Tuesday, 7 October 2014

Why are Welsh ambulance response times so poor?

The Wales Ambulance Service Trust (WAST) has failed to hit and maintain its response time targets (65% of the most serious [Category A] 999 calls responded to within 8 minutes) for around 24 months in a row.

The latest figures, from August 2014 (pdf), show that 56.9% of Category A calls were responded to within 8 minutes; that rises to 66.8% within 10 minutes and 83% at 15 minutes. That means for 17% (almost 1 in 5) of life-threatening calls in Wales, an ambulance takes near double the target time to reach the patient. Summer is traditionally quiet in terms of demand for ambulance services, so these figures are particularly bad.

Although this is one of those issues which Assembly Members get very hot under the collar about, nobody's ever considered the precise reasons why the ambulance service is missing its targets so consistently. Opposition AMs huff and puff over the figures and turn it into a political football, while ministers almost never give straight answers.

Most of this is going to be guesswork and inductive reasoning with very little hard evidence to back it up. But I do believe that – concerns from the McClelland Review about management aside - some of the reasons might not be sexy enough for politicians to score points off each other in the Senedd chamber or press, but do make sense.

Where are the problems?

Before considering why response times are poor, it's worth looking at performances at a local level to see if there are any patterns we can draw conclusions from. As you can see from the map below, response times vary wildly across Wales.

Ambulance response times by local authority - August 2014
(Pic : StatsWales/Welsh Government)

Four local authorities actually hit or exceeded the target – Swansea (65.1%), Conwy (65.9%), Bridgend (69.3%) and Wrexham (70.3%). Neath Port Talbot (62.8%) and Denbighshire (63%) came close. So despite criticism elsewhere, it looks like ambulance response times in the Abertawe Bro Morgannwg local health board are significantly better than the rest of Wales.

In terms of poor responses, there are two distinct clusters.

The first cluster are rural local authorities, with Monmouthshire (50%), Anglesey (51.5%) Powys (53.3%), Vale of Glamorgan (53.5%) and Carmarthenshire (54.7%) standing out, with the likes of Pembrokeshire, Ceredigion and Gwynedd not doing much better.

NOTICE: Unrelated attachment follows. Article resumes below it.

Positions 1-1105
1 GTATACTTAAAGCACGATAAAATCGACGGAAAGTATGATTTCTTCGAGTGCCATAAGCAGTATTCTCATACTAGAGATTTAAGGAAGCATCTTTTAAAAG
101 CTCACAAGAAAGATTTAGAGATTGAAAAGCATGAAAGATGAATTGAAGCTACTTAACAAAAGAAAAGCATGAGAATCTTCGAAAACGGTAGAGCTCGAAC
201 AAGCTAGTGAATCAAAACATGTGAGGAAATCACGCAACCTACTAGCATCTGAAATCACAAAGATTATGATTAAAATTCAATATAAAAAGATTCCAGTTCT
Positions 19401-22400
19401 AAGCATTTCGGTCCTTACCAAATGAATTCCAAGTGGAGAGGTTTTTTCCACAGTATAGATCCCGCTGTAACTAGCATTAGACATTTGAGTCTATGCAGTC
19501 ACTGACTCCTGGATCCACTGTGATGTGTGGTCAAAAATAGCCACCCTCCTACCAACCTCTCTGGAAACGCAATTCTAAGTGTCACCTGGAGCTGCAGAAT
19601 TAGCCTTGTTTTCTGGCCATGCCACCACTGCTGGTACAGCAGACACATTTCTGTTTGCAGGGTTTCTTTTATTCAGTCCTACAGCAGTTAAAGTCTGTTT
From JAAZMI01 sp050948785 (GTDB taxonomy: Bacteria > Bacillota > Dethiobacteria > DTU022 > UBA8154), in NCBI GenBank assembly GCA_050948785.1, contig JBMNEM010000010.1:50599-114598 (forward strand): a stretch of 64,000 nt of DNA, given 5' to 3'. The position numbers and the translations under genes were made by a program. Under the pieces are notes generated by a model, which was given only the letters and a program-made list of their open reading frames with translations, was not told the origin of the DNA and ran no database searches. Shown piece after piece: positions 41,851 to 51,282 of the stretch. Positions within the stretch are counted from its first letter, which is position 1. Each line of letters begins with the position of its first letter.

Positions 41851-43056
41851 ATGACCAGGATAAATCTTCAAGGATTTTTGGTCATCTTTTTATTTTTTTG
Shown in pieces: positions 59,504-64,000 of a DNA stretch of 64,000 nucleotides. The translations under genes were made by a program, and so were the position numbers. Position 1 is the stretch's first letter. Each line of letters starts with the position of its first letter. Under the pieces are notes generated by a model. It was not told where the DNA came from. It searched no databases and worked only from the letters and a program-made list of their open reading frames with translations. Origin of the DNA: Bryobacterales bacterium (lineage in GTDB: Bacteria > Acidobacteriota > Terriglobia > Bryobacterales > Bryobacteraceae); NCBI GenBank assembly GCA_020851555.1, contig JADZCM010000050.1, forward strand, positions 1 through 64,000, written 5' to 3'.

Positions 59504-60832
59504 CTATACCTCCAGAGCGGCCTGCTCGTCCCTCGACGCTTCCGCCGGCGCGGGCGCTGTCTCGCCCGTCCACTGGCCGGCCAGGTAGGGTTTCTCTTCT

The second cluster consists of Cardiff (58.1%) and the south Wales valleys. Response times in Caerphilly (44.8%), Rhondda Cynon Taf (46.4%), Torfaen (47.6%), Merthyr Tydfil (51.3%) and Blaenau Gwent (52.8%) are much, much worse than the rest of Wales. The difference between bordering local authorities like Bridgend and RCT is stark, though – as I'll come to – there may be unorthodox explanations as to why this is the case.

What might the problems be?

These aren't exactly ambulance friendly street layouts.
(Pic : Wales Online)
The quality of the road network - The poorest response times are in the south Wales valleys where there are a lot of very narrow side streets consisting of tightly-packed terraced houses, usually on steep inclines. There's often very little room to park if you live on these roads, let alone enough room to attempt to get an ambulance up them at high speed.

Local authorities which have the better response times, like Swansea, Bridgend and Wrexham, are quite car-friendly. Swansea city itself, for example, has been designed with road traffic in mind since the Luftwaffe flattened it, while Bridgend and Wrexham have large housing estates served by high-quality spine roads and dual carriageways.

So as much as AMs might want to pin the blame on the government or the WAST's management team, it could be equally down to dodgy junctions, potholes, poor car parking, ill-considered one-way systems or unnecessary sets of traffic lights and speed humps.

Perhaps consideration should be given to the creation of designated "ambulance-friendly routes" in the valleys that are cleared of any and all obstructions where practical.

Rurality and the distance travelled to 999 calls – This is something you can easily infer from the map, and it's so blindingly obvious even the harshest critic of the Welsh NHS will have to accept it as an unavoidable hazard.

The further you are from a hospital or ambulance station, the longer the ambulance will take to reach you – simple. The problem will be more acute in north west, mid and west Wales (as well as some south Walian local authorities like Monmouthshire and Vale of Glamorgan). The catchment areas for Ysbyty Gwynedd and Bronglais Hospital, for example, are huge, and often cover difficult terrain.

Farming and fishing are probably the most dangerous jobs around. Workers in these sectors are at higher risk of suffering serious accidents, and these jobs are also more densely concentrated in these areas.

Also, people who move to idyllic-looking farmhouses to retire don't factor in that – as they get older and inevitably get sicker too - ambulances might struggle to reach them at the end of gravel tracks off a picturesque winding B-road in the Welsh Desert. And air ambulances might be tied up elsewhere.

Ambulances are too heavy and too slow
- In 2013, around £9.5million was spent upgrading the Welsh ambulance fleet. Although they now carry very high-tech (and heavy) equipment – before factoring in the weight of paramedics themselves and patients – the ambulances are still glorified transit vans that can't negotiate corners particularly well and accelerate slowly. Over longer distances this will add up.

If you want an analogy, it's a bit like refurbishing the interior of a train or bus to business class standards, but the bus/train itself remaining a clapped out diesel from the 1970s.